Yard Sale Day

Each year on the weekend closest to Flag Day, our neighborhood holds yard sales. Some years there are a hundred or more. I got up early this morning to walk, and saw people setting up their displays. Old school desks were very big this year; at least three households that I passed had one or more. An older couple selling skis and snow shovels; I imagined they were moving to Florida. A wailing five-year-old who was apparently less eager to part with his Big Wheels than his mom was. A pair of bed-headed girls who had even more bed-headed Barbies on a table with some Star Wheels paraphernalia. And lamps -- oh my -- lamps galore, most of them hideous.

Of course, on a walk, the mind wanders and processes the sights. I was reminded of one of the two times we were involved in a yard sale, when a questionable-looking man furtively approached my husband and asked, "Ya got any knives? Guns? Swords? Embroidered samplers?" This was prolly thirty years ago and we still wonder what he was about (we had none of those items).

Then I got to noticing that the people approaching the tables were the serious shoppers with an intensity about them; they were the early birds hoping to find an original Grandma Moses painting among the collection shown by a naive seller. Never mind that the official start time for the sales wasn't until nine o'clock; at seven forty-five, they were out to make a killing.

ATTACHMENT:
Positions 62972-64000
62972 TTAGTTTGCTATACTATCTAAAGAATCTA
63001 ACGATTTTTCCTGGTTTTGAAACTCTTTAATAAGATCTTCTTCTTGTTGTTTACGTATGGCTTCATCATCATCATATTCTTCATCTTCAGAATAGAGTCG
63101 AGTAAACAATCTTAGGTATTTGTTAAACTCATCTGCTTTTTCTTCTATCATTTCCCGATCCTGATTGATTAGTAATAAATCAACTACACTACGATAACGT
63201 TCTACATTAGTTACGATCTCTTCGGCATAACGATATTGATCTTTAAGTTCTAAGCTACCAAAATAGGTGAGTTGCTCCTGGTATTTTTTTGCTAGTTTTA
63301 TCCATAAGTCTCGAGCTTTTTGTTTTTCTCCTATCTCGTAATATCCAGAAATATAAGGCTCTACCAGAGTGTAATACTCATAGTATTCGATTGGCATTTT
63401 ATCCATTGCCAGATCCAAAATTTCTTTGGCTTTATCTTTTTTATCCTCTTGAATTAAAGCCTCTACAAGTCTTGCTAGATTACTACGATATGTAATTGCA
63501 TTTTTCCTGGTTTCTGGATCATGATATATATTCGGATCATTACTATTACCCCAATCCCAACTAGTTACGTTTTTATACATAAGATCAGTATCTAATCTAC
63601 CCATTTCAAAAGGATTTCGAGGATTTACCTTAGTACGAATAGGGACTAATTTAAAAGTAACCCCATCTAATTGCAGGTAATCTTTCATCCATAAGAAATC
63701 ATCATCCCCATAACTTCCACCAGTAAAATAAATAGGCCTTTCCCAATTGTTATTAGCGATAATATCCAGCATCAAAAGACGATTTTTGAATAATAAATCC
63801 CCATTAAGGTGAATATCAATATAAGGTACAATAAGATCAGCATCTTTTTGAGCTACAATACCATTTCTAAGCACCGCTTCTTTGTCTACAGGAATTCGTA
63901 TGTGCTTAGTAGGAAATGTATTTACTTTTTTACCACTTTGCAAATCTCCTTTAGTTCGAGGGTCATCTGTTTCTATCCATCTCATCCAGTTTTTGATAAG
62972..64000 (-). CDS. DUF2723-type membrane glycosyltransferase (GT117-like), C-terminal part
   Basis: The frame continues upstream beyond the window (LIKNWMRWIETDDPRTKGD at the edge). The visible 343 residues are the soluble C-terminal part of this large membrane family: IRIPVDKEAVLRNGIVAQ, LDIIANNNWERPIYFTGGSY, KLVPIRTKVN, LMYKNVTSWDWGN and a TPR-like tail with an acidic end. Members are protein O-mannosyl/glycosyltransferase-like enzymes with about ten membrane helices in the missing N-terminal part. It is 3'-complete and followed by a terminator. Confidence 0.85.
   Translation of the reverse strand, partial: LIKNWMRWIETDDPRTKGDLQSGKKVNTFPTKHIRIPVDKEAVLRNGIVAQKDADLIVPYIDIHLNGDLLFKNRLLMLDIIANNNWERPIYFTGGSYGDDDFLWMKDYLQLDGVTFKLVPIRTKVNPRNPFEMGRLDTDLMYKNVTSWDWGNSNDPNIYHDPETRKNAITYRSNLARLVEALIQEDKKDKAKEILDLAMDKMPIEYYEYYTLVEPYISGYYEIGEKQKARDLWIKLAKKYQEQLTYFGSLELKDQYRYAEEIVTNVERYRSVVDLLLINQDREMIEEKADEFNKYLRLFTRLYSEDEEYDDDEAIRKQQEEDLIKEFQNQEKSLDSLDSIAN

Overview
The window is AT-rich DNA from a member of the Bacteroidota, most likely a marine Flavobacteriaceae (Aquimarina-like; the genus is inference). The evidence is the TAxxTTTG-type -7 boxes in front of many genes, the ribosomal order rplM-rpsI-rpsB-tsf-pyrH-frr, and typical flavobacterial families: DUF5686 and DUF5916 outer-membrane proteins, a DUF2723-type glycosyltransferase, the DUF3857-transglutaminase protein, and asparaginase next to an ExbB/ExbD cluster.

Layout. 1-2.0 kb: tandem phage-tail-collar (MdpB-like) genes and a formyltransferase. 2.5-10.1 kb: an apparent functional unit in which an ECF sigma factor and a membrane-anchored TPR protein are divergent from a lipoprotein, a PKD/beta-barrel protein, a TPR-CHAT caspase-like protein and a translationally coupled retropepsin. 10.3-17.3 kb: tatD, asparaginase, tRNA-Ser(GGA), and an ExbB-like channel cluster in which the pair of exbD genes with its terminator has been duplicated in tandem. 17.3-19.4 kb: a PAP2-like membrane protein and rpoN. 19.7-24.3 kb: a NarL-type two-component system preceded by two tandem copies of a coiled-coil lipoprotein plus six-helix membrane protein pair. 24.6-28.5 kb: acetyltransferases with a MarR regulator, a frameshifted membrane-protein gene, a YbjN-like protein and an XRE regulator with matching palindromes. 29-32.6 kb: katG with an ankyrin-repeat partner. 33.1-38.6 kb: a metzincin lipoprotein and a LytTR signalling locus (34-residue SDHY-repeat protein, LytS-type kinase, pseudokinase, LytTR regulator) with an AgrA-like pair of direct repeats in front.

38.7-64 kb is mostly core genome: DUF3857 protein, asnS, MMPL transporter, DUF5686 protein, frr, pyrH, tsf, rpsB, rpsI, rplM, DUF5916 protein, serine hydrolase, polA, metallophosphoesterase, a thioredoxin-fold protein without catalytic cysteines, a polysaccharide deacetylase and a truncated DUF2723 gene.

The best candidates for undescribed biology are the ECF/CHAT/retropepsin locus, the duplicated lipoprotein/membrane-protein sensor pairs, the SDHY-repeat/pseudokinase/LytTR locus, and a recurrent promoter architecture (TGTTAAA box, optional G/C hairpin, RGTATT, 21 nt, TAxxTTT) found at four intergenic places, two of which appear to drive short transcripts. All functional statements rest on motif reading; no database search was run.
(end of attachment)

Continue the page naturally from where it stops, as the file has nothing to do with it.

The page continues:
I knew that at the peak of the sale, long about ten o'clock, the streets would be impassable due to drivers hoping to spot a bargain through the windshield and the sidewalk would be congested with more casual shoppers, and I was glad to be getting my walk out of the way. I had visions of all of those people from It's A Mad Mad Mad Mad World out hoping to be the first to find that great big W.

There was definitely something else that was familiar about the yard sale culture, but I was at a loss to pinpoint exactly what. Until I came down the home block and saw my neighbor had neatly folded athletic sweatshirts all lined up on a blanket on the grass.

Then I remembered a naturalist video we'd watched just this past week, where David Attenborough educated us on the peculiarities of the bower bird. And I chuckled.


Barbara Anne said…
As, yes, do we ever like STUFF! After clearing out my parent's home and my grandparent's home that my aunt had lived in, I have mostly lost my hunter-gatherer urge due to the mass of family stuff. That's not to say I don't have a weakness for glass paperweights ...!

Did you manage to resist buying anything?

Anonymous said…
After seeing the video, it sort of makes me ashamed of my own home. I really need to start clearing it out and doing some sort of decorating. Thanks for sharing.
Janet O. said…
What a wonderful comparison. I loved seeing the video of the bird arranging things in his yard, to attract a female, and thinking about your neighbor arranging the shirts on a blanket to attract a buyer. : )
Pat said…
This comment has been removed by the author.
LizA. said…
What a fascinating bird and what a great analogy.